“Chi­nese are more thought­ful when it comes to us for­eign­ers,” he said. When Ruang­noy goes to a restau­rant, the wait­ers wel­come him more en­thu­si­as­ti­cally and take more time to ex­plain the menu to him than his Chi­nese coun­ter­parts, he re­called.

“We come from far away, so it’s only nat­u­ral that they want to give a good im­pres­sion of Chi­nese cul­ture and the en­vi­ron­ment here,” he said.

Un­equal treat­ment

Although in some ways for­eign­ers in China en­joy spe­cial treat­ment, they also ex­pe­ri­ence in­con­ve­nience and even racism in some sit­u­a­tions.

Ta­quet ex­pe­ri­enced episodes of racism dur­ing his time in China while wit­ness­ing a street fight be­tween a Chi­nese and a for­eign na­tional. The pub­lic would take the Chi­nese’s side re­gard­less of the rea­son that caused the ar­gu­ment.

“Chi­nese are very pa­tri­otic,” he ob­served.

There are struc­tural dis­ad­van­tages from be­ing a for­eigner in China. Most for­eign­ers, re­gard­less of how many years they have lived in China, need to re­new their visa every year. The “Chi­nese Green Card” or per­ma­nent res­i­dent card, which gives equal rights to a for­eign na­tional com­pared with a Chi­nese cit­i­zen. It is ex­tremely hard to get. China be­gan to al­low per­ma­nent res­i­dency in 2004, but from 2008 to 2014, only 7,356 for­eign­ers were granted per­ma­nent res­i­dence cards. In 2018, the process has been stream­lined and re­laxed in or­der to at­tract more ta­lent from abroad.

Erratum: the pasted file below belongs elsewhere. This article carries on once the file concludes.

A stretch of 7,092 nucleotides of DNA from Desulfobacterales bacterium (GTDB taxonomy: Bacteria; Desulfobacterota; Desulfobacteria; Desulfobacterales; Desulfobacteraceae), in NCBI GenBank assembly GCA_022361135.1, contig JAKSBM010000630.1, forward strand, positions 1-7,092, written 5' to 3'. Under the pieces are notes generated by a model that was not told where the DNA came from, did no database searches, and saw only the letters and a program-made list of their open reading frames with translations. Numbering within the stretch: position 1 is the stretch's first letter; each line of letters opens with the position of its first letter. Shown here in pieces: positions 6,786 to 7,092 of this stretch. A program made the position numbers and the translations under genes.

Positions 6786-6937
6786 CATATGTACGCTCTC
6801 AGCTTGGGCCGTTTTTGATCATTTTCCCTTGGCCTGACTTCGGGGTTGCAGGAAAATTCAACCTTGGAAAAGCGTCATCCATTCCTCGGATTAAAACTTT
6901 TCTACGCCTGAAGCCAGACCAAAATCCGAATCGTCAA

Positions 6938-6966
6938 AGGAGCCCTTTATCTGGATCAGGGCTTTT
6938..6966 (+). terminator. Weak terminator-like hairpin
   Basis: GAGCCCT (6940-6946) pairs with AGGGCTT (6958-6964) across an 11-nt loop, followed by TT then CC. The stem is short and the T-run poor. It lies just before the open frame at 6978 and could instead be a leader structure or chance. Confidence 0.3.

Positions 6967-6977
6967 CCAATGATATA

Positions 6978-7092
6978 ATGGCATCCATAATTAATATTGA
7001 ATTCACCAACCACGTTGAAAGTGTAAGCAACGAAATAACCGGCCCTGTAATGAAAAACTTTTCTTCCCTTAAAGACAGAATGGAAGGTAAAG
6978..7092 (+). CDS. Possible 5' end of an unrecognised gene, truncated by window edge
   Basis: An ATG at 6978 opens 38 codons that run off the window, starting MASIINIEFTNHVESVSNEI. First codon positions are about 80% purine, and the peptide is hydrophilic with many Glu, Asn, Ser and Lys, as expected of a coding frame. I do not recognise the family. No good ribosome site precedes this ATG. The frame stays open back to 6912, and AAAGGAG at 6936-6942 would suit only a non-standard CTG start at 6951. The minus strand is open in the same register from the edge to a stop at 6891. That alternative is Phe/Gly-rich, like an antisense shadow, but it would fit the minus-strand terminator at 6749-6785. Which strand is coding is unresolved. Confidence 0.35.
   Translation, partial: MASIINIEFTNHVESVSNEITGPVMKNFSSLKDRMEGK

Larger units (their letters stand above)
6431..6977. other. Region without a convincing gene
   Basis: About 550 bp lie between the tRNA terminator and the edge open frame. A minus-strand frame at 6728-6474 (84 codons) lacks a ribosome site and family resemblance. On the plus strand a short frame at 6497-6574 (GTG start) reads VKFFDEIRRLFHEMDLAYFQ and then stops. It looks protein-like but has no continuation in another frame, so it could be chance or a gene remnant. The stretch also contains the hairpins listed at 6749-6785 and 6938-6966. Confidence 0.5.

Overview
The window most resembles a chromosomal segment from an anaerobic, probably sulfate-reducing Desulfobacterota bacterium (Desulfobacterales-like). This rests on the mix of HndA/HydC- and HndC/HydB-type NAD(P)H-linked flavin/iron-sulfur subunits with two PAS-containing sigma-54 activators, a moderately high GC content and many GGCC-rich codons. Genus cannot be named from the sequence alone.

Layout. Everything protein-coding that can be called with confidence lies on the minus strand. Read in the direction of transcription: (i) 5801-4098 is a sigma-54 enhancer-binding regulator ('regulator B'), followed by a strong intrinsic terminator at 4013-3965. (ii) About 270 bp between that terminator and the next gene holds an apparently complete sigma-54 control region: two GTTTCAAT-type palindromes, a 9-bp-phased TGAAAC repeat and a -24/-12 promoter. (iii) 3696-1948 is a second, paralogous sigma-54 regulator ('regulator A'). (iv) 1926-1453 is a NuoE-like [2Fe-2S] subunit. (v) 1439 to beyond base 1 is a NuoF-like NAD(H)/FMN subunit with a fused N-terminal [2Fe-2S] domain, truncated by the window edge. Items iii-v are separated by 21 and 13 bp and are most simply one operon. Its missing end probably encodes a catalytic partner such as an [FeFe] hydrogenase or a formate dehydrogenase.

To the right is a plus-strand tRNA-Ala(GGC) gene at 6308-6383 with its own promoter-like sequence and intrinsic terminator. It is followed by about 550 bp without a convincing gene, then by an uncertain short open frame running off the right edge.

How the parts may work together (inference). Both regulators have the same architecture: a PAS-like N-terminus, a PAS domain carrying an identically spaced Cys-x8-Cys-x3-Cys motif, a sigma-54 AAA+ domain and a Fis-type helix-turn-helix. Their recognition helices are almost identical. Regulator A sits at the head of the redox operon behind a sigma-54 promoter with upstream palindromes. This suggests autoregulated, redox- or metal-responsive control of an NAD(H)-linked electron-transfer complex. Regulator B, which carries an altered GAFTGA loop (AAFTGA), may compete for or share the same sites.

Also, tourists and non-Chi­nese speak­ing ex­pats are more prone to scams and rip-offs com­pared to the lo­cals.

Yi Zhen, a 19-year-old Aus­tralian, prefers to speak Chi­nese when shop­ping, “or they will make it more ex­pen­sive,” Yi said.

Yi’s par­ents are from China, and she vis­its the coun­try fre­quently. This time, she came to Bei­jing to study Chi­nese with her class­mates. One of her friends, Christina, be­lieves that the Chi­nese are more sen­si­tive to treat in­ter­na­tional res­i­dents like the lo­cals.

“As the world is be­com­ing more mul­ti­cul­tural, even­tu­ally, there will not be as much of a stigma against for­eign peo­ple in China. The stigma still ex­ists in China be­cause it used to be more cut off from the world, but the more open it be­comes, the more the stigma will dis­ap­pear,” she said.

Ta­quet is still work­ing in the ser­vice in­dus­try af­ter he left China four years ago. Now he works as a cabin crew mem­ber for a Mid­dle Eastern air­line and spends lay­overs in his for­mer home Bei­jing.

“Just try to be fair,” he said. “Don’t give any ad­van­tages to for­eign­ers, don’t put them down, just treat them equally.”

Photo: VCG

Stud­ies have shown that ex­pats’ wages can be 900 per­cent more than lo­cals’ wages, de­spite each hav­ing sim­i­lar qual­i­fi­ca­tions.

Photo: IC

Ex­pats re­port to re­ceive ex­tra friendly ser­vice in China, but might also pay a higher price for it.